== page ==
Switch was controversial, but one the Waterloo, Ont.-based company said is necessary to address a major marketing issue: a lack of apps.
WATERLOO, Ont. — With its hardware sales still flagging BlackBerry’s chief executive John Chen says he’s found a different way to sell his devices.
For the first time in BlackBerry’s history, the company is going to sell a smartphone that runs on somebody else’s programming rather than its own in-house creation.
BlackBerry will release the Priv phone later this year, which uses Google’s popular Android operating system.
The switch was a controversial decision at BlackBerry, Chen said in an interview with reporters at the company’s Waterloo, Ont. headquarters, but it addresses one of the biggest marketing problems BlackBerry faced: its phones are missing some of the most popular apps and games used by most customers and even businesses.
“I am now going to eliminate apps as an excuse not to buy our phone,” Chen said. “We’ll see how it goes.”
Amid all of the financial troubles of recent years, BlackBerry’s lack of apps has been a thorn in its side. Handfuls of popular apps, from dating service Tinder to Candy Crush, were unavailable for years.
Chen tried to eliminate that problem last fall in a partnership with the Amazon Appstore, which offers thousands of apps built for the Android operating system.
His hope was that Amazon’s store would see its app selection multiply quickly after the launch of the Amazon Fire phone last year.
“I was dying for Amazon to be successful with their phone,” Chen said.
But when sales of Amazon’s first device failed to ignite, it left Chen in a partnership that wasn’t quite as ideal as he’d hoped – many apps, like Netflix and Snapchat, were still missing from the mix – and BlackBerry sales suggested that customers weren’t swayed by the proposition.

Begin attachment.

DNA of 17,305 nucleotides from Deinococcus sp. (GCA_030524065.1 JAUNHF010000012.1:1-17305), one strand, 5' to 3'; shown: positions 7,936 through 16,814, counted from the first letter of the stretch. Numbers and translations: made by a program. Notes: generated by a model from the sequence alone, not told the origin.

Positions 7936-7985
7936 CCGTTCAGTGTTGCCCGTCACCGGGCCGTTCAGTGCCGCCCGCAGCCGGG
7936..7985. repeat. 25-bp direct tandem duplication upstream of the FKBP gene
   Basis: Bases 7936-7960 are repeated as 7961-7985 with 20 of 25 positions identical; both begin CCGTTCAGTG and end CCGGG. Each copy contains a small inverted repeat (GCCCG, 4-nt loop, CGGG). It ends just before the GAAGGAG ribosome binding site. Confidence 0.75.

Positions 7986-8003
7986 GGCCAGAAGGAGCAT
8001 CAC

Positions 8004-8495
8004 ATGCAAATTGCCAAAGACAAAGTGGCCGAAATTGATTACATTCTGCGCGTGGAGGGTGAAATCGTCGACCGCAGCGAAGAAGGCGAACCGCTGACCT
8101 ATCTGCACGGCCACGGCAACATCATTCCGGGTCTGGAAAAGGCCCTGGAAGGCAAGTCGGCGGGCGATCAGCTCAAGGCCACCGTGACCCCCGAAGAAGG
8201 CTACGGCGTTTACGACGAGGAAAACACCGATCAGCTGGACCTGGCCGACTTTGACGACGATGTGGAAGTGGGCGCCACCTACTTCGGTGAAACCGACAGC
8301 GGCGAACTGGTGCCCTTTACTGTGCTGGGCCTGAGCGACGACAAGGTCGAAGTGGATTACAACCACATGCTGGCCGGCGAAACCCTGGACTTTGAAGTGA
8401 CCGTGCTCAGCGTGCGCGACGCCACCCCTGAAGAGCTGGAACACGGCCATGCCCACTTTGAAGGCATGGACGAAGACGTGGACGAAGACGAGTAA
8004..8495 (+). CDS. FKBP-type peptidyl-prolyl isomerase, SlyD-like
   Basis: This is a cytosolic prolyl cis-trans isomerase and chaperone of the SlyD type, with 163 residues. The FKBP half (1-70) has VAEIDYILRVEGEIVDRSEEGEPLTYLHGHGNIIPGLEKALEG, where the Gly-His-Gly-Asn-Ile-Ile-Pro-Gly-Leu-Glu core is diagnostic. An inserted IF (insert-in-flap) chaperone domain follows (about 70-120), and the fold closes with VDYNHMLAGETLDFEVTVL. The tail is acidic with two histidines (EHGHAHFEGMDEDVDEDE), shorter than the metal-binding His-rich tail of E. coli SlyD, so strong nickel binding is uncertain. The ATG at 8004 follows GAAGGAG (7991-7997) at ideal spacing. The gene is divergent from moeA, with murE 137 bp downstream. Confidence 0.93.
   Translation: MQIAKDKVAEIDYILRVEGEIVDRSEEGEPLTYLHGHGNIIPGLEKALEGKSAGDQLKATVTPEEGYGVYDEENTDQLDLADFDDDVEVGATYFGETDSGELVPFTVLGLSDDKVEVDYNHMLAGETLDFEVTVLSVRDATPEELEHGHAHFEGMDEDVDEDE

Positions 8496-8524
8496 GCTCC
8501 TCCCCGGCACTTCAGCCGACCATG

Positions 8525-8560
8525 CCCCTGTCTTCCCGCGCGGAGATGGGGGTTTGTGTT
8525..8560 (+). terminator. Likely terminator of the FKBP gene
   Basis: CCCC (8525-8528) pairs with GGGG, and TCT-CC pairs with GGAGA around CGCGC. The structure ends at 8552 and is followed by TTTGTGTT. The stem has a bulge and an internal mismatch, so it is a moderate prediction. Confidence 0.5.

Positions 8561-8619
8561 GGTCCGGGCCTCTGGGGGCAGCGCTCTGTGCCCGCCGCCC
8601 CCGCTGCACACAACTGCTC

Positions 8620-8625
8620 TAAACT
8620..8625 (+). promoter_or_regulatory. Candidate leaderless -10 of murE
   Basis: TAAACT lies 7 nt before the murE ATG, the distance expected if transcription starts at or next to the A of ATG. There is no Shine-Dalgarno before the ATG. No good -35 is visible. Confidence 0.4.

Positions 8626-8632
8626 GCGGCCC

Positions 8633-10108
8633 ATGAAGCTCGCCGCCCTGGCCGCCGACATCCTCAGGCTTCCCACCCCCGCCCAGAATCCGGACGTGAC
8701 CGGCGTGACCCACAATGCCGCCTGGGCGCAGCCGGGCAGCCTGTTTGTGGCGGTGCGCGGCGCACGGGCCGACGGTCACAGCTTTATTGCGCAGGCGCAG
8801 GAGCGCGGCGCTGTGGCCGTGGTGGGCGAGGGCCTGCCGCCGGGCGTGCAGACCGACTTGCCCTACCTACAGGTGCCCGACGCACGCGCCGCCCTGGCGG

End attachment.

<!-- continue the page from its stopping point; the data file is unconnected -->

BlackBerry hopes the Priv will give it another swing at making a smartphone that competes with the best of them, despite calls from some analysts for the company to shut down its hardware development all together.
Chen has remained a staunch supporter of BlackBerry phones partly because “marquee customers” like government agencies and other power players use the device, he said.
But the CEO plans to make an ultimate decision on whether to pull the plug on BlackBerry hardware during the next fiscal year, after the Priv hits the market.
“I promise you that I do not like running a business at a loss,” he said.
Whether introducing Google’s Android operating system into the mix will improve sales of BlackBerry phones remains to be seen.
BlackBerry missed already low expectations Sept. 25 as its second-quarter financial results showed it’s still struggling to turn around the business. The company reported a profit of US$51 million for the three months ended Aug. 29, which was an improvement on the year-earlier net loss of US$207 million.
Revenue for the quarter dropped 46 per cent from a year ago to US$490 million, which was well below analyst estimates of US$611 million and the $658 million recorded by BlackBerry in the previous quarter that ended in May.
BlackBerry phone sales also continued their decline, falling to a dismal 800,000 units around the world, a further slide from the 1.1 million phones sold in the company’s first quarter.
Chen has focused on reworking BlackBerry’s operations since he joined in November 2013, with tight cost management and cheaper smartphone production being two major objectives.
Strengthening software licensing and services revenues has also been part of Chen’s priorities. He said revenues for that part of its business grew 19% to $74 million during the quarter.
The Waterloo, Ont.-based company has issued widespread layoff notices to its workforce this summer.
Over the past few weeks, those reductions have centred on deep cuts to its hardware development and manufacturing business as it puts a lower priority on smartphone development, according to two sources familiar with the cuts.
Some of those employees have been told they will lose their jobs in November, one of the sources close to the matter said.
The sources both say hundreds of additional jobs have been quietly shed over the summer, affecting software development positions in Ottawa, manufacturing roles in Cambridge, Ont., and employees at BlackBerry headquarters in Waterloo.
Chen told reporters at a media roundtable that it’s “hard to determine” exactly how many employees have been laid off because the figures are complicated by recent hirings in some divisions and the acquisition of other technology companies.
“I’m sure there will come up with a net reduction of some sort, but it’s not going to be that big,” he said, declining to get more specific.
He noted that when factoring in recent hires BlackBerry has about 3,000 employees across all of its Canadian operations, which is about 500 fewer workers than a year ago.
© 2015 The Canadian Press